For the most part, furor regarding the Sigma Chi Halloween party has abated over the last week. But during that time, calls for reform have been continued throughout the University. Some want educational programs and sensitivity training, others restrictions on speech or severe punishment. None of these, however, are likely to produce a more welcoming community. Increasing the number of minority faculty is an admirable goal, but it is the solution to another problem -- not the one revealed on Halloween. This is a student predicament and will not be solved with directives from Garland Hall.
Many students and community members seem to think the administration possesses some magic potion that will cure our ills. President Brody explained the trouble succinctly on Monday when he addressed a forum organized to discuss the party and its aftermath: "We have a lot of students that are very bright, but also very ignorant." This ignorance cannot be overcome with education, paradoxical though that may sound. The members of Sigma Chi responsible for "Halloween in the Hood" know that racism exists. They know that blacks have been grossly mistreated throughout American history. Their understanding of these topics may not be evolved by any means, but we suspect that they are not unaware of the plight faced by African-Americans; indeed, they are most likely sympathetic to it.
What they are unaware of, however, are the boundaries of acceptable conduct. The University promotes a variety of guidelines intended to ensure tolerance, but most students encounter them only as freshmen and soon forget those vital instructions. The University can attempt to establish those boundaries more firmly, but it is through interpersonal relationships that we internalize the modes of social conduct that govern our lives. It is undeniable that Hopkins is fraught with informal segregation. The reasons for this are myriad and understandable. The blame lies with all students. We appear collectively incapable of overcoming racial barriers in our friendships.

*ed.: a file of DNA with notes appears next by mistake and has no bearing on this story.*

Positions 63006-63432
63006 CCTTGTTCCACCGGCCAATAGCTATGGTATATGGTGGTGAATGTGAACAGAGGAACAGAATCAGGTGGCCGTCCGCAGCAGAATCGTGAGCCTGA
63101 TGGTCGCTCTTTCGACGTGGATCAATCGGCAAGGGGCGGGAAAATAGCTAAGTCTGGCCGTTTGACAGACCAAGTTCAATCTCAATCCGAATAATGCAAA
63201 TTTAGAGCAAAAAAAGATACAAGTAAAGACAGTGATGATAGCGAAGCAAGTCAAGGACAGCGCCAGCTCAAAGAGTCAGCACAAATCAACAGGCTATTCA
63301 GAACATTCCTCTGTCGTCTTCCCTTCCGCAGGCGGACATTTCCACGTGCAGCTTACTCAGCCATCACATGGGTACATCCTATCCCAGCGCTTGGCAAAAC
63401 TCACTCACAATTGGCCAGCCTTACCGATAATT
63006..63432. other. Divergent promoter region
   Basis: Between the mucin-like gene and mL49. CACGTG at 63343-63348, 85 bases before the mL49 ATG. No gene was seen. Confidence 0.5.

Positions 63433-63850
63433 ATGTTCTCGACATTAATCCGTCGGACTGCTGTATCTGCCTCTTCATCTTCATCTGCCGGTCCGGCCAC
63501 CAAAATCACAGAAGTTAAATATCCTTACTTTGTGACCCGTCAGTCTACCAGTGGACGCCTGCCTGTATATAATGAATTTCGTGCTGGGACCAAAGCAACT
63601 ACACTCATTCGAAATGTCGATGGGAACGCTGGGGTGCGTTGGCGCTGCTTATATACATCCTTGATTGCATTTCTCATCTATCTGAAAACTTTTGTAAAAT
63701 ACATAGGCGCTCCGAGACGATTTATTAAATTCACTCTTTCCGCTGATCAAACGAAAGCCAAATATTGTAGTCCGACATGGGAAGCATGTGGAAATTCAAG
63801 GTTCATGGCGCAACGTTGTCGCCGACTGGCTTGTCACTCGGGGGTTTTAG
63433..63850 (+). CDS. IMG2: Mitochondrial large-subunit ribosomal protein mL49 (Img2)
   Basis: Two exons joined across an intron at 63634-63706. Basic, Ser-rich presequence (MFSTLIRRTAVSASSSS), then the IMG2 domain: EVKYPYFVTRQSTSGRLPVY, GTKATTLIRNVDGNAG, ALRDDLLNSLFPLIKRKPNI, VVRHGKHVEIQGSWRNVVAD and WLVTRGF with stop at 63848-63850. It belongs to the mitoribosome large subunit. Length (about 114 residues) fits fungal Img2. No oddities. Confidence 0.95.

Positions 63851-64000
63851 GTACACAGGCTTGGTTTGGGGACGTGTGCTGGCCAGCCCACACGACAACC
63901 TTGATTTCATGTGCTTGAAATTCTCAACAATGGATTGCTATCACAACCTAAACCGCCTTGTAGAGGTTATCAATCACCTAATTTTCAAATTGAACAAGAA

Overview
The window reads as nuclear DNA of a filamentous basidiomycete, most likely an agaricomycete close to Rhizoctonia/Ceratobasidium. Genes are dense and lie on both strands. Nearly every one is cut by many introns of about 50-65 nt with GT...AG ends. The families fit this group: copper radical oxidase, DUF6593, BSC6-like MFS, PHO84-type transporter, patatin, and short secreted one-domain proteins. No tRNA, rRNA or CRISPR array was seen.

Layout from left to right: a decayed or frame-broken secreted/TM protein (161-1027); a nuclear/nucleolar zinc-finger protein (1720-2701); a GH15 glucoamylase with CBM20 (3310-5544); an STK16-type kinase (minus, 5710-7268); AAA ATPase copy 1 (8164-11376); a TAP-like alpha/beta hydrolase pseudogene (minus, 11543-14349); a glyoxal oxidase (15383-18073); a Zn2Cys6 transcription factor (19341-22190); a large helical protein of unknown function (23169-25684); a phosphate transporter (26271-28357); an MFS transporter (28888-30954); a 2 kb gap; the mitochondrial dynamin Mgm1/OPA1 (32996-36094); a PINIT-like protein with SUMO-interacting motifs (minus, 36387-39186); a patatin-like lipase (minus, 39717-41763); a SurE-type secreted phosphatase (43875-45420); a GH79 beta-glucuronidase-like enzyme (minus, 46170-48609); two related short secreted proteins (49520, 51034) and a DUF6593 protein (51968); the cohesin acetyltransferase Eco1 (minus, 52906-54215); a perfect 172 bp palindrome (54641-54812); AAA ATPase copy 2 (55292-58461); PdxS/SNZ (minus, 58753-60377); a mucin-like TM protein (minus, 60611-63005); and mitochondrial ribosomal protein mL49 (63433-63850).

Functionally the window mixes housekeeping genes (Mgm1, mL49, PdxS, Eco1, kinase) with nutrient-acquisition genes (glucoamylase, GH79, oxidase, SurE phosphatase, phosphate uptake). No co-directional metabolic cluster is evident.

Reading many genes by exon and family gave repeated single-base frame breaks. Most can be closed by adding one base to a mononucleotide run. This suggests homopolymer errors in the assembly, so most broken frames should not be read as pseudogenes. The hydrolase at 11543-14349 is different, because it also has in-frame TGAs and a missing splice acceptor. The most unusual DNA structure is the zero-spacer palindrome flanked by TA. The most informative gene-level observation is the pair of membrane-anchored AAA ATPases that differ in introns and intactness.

Perhaps if the brothers of Sigma Chi were more fully implicated in the lives of their fellow students in the black community they would have realized that what was intended as a joke would not be appreciated as such. Through gaffs and laughs with understanding friends we learn where amusement turns to bad taste and offense. The members of Sigma Chi clearly lacked that understanding -- as do many of us at Hopkins.
The University can't decide who our friends are, and attempts to increase the diversity of small groups quickly degenerate into tokenism. Among the lessons of the Sigma Chi controversy is the following: The quality of the Hopkins student community is in the hands of its members. Change will not come from on high, be it the administration, the national chapter of Sigma Chi or the NAACP. Real diversity emerges from voluntary, mutually edifying interaction. In other words, this one's on us.